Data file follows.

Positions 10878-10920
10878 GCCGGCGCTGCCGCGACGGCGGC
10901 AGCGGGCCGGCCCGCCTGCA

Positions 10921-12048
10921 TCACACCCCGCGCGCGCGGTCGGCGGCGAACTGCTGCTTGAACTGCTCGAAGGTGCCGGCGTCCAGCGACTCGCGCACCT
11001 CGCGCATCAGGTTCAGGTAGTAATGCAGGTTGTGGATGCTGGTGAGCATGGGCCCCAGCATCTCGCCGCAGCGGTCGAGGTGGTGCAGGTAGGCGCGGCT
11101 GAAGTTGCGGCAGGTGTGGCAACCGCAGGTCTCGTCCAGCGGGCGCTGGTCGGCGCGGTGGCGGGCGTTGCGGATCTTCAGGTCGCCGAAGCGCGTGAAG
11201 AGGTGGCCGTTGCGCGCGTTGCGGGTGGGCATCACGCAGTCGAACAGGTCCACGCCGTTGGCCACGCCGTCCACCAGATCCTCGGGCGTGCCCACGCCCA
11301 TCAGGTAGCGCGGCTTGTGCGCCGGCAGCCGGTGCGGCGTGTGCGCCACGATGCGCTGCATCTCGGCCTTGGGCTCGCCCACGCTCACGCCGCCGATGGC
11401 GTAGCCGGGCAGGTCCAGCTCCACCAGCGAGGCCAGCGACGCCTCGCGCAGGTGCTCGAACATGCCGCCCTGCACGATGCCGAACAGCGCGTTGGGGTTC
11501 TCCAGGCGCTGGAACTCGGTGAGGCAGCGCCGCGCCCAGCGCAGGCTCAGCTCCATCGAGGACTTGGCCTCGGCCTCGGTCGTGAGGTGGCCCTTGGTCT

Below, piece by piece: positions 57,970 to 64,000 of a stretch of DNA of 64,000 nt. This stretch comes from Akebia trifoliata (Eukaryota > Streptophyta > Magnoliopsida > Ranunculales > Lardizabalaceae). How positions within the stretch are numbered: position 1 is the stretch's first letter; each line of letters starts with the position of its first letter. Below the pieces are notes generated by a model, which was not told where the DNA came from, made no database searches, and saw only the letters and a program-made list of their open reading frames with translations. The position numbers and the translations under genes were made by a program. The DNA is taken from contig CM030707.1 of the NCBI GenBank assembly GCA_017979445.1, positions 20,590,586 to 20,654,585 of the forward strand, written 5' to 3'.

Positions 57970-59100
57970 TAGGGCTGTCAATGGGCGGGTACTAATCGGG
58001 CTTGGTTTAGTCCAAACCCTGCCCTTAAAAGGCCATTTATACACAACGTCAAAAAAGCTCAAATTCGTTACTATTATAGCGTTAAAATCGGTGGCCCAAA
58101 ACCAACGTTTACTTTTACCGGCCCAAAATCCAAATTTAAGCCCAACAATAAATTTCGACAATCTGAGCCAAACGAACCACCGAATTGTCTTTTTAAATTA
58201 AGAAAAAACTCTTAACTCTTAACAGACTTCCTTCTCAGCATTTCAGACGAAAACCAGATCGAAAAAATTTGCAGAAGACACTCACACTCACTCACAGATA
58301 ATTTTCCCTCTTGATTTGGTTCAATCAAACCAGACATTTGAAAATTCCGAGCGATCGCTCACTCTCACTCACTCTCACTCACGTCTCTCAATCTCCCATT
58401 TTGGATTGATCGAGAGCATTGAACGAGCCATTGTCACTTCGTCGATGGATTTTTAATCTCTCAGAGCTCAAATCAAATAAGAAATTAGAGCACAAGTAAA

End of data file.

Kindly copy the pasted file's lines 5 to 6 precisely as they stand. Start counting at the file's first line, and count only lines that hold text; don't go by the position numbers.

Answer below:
10921 TCACACCCCGCGCGCGCGGTCGGCGGCGAACTGCTGCTTGAACTGCTCGAAGGTGCCGGCGTCCAGCGACTCGCGCACCT
11001 CGCGCATCAGGTTCAGGTAGTAATGCAGGTTGTGGATGCTGGTGAGCATGGGCCCCAGCATCTCGCCGCAGCGGTCGAGGTGGTGCAGGTAGGCGCGGCT